The NIS2 (Network and Information Security) Directive is the successor of NIS1. It's meant to achieve a high common level of cybersecurity across member states. NIS1 was found hard to implement, resulting in fragmentation at different levels while threats kept growing. NIS2 has a broader scope resulting in more sectors and organizations that must comply. The updated version includes the necessary security requirements, supply chain security, and reporting obligations streamlining.
Evaluate your suppliers and customers
NIS2 focus on a high common level of cybersecurity. It's essential to ensure the whole supply chain takes cybersecurity seriously. As an organization, you have multiple dependencies determining your success. These dependencies can be suppliers, customers, and even their suppliers and customers. The impact of Cyber Security incidents in their organizations interrupting their processes is likely to affect your processes. Take some time to look at your dependencies and how an incident on their side may affect your organization.
Changes compared to NIS1
We've established that the NIS2 is an updated version of NIS1, but what has changed? The main change is the scope of NIS2. It will apply to many more essential sectors of the economy and society. The sectors that must comply are energy, transport, banks, financial, health, drink water, wastewater, digital infrastructure, (local) government, space, post and courier services, waste management, chemical, food, industry, and digital providers.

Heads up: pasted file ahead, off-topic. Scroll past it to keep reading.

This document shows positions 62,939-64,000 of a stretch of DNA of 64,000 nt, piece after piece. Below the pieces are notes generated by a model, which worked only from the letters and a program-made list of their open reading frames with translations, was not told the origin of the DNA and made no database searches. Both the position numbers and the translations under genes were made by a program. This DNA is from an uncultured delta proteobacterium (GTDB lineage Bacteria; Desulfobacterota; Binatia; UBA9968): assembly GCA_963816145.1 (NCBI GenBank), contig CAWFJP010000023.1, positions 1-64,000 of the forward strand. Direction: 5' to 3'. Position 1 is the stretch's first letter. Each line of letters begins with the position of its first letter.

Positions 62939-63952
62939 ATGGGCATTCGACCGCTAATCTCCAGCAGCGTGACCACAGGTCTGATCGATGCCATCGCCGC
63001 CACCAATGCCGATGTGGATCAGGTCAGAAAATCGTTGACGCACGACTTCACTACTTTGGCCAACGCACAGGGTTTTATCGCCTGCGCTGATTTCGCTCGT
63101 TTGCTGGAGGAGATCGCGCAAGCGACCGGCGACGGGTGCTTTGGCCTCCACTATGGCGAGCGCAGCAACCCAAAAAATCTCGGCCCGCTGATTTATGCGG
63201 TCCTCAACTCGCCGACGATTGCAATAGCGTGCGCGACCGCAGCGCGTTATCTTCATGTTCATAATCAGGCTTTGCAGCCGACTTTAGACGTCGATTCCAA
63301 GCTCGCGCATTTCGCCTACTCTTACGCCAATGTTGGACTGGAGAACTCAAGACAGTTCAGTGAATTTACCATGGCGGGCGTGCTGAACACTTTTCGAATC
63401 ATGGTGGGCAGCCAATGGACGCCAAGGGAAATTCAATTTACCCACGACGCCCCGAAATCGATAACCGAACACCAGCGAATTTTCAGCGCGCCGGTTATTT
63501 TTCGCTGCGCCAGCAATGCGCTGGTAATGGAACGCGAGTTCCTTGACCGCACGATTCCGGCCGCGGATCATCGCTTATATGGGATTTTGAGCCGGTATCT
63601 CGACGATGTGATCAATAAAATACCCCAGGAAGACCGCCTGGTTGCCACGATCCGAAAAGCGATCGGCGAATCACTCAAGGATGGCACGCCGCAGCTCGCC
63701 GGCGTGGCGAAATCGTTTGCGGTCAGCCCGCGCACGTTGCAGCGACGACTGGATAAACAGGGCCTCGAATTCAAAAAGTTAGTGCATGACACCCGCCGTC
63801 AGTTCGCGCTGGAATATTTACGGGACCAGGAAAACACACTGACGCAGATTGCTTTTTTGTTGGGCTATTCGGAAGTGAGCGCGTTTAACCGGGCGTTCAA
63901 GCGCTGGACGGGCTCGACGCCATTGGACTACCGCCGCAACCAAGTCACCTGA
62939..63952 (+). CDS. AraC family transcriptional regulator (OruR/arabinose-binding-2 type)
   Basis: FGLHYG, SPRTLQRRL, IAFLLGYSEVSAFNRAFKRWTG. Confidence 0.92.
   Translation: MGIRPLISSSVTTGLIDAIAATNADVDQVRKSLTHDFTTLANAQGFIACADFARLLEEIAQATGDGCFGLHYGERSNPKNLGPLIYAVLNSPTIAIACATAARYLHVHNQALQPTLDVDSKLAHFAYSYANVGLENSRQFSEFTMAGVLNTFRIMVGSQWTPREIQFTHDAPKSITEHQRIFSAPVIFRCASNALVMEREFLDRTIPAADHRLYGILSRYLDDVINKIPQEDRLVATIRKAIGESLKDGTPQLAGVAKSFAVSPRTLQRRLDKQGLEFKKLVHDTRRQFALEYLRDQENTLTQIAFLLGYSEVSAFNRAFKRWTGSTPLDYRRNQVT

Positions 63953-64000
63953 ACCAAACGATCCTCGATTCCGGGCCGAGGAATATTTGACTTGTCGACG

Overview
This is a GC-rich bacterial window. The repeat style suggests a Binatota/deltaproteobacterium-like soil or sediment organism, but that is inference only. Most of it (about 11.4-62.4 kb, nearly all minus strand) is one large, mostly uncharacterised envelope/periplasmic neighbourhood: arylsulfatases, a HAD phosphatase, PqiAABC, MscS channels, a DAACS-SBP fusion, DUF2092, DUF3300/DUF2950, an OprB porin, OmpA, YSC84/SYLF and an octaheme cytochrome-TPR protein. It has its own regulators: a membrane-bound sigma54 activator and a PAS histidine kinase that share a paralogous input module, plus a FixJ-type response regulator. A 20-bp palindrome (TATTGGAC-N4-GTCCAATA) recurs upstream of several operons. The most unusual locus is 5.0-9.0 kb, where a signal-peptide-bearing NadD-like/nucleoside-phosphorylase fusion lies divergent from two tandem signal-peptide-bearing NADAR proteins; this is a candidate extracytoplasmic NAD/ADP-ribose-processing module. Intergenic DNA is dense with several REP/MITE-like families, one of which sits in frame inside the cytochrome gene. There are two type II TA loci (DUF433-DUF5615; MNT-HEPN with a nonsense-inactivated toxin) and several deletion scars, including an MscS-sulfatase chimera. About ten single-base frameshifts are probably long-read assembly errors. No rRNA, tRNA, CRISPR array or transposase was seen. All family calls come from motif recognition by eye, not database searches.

The proposed NIS2 directive brings about more precise provisions regarding the incident reporting procedure, content of reports, and deadlines. Entities must inform each other and the European Agency for Network and Information Security (ENISA) of significant cyber incidents and threats. Additionally, the Commission suggests addressing the security of supply chains and relationships with suppliers.
How to prepare
To help organizations prepare for these changes, here are five essential tips to help ensure compliance with the new regulations.
Assess and identify essential services: Review your organization's services and determine which ones are essential. Ensure that these services are resilient and have the required cybersecurity measures in place.
Update incident response plans: Review and update your organization's incident response plans to align with the new NIS2 requirements. This includes the process for reporting cyber incidents and defining roles and responsibilities for responding to security threats.
Conduct regular risk assessments: Regularly assess and identify cybersecurity risks within your organization and take appropriate actions to address them. This includes updating security protocols, software, and hardware systems.
Implement a security-by-design approach: Ensure that security is built into your organization's systems and processes from the beginning. This involves applying security-by-design principles to new and existing systems, which can help prevent security vulnerabilities from being introduced in the first place.
Conduct regular security assessments and penetration testing: It's important to periodically assess your organization's security posture and identify any vulnerabilities or weaknesses that need to be addressed. Engage the services of a reputable security firm to conduct regular penetration testing to identify and validate vulnerabilities. Use the results to develop and implement appropriate remediation measures to strengthen your security defenses.